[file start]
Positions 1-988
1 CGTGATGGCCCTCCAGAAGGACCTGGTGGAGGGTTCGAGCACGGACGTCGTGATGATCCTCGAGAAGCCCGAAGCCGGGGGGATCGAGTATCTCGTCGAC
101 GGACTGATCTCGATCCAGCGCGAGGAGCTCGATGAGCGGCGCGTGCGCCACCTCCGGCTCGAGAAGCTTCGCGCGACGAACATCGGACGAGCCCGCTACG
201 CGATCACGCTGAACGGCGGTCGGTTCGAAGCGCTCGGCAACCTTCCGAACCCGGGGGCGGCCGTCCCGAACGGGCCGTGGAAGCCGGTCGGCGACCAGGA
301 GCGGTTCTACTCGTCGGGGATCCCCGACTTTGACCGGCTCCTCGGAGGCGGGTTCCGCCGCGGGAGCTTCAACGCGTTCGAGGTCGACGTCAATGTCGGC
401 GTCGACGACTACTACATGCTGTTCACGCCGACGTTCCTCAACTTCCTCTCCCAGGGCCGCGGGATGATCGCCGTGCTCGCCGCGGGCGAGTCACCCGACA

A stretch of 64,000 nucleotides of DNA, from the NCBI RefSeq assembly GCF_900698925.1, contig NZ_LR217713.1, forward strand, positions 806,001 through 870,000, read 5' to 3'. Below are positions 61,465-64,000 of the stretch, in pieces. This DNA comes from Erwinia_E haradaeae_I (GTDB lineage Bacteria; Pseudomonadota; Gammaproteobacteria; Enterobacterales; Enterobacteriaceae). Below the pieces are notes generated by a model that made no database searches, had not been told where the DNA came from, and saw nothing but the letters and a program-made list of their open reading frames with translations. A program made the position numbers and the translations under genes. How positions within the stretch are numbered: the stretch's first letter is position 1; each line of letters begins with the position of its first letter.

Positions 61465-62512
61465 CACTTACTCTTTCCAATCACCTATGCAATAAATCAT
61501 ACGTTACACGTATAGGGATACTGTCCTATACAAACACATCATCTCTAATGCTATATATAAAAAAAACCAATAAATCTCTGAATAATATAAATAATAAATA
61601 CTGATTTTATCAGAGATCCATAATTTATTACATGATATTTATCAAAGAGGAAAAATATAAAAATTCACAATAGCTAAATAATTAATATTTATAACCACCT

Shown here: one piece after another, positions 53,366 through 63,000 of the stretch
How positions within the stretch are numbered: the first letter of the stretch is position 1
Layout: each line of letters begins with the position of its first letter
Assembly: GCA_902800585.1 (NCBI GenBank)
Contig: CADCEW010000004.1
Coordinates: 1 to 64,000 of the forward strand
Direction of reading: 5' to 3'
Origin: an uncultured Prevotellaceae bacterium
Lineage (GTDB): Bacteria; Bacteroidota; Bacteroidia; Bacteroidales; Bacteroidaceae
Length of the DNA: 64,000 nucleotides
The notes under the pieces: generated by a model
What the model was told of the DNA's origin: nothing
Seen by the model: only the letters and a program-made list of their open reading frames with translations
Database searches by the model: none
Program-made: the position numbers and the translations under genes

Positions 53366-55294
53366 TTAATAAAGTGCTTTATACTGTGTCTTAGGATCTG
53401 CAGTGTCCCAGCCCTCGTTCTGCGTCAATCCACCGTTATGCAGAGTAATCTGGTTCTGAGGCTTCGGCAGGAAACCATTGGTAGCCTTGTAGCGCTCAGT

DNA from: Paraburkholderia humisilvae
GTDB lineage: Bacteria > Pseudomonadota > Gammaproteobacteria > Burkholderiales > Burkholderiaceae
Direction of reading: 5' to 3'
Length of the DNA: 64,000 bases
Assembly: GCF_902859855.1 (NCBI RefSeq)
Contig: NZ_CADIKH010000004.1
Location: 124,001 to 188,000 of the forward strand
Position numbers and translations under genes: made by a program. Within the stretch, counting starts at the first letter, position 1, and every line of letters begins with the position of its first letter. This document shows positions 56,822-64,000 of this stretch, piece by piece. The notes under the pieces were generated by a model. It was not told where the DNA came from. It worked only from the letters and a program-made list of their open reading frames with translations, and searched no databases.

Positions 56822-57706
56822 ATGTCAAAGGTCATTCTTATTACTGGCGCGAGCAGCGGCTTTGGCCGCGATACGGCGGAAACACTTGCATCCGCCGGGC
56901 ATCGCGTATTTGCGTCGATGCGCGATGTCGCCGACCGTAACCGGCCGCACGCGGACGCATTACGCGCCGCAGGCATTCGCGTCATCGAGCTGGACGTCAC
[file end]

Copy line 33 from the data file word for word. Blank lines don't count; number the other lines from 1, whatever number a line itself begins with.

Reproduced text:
Length of the DNA: 64,000 bases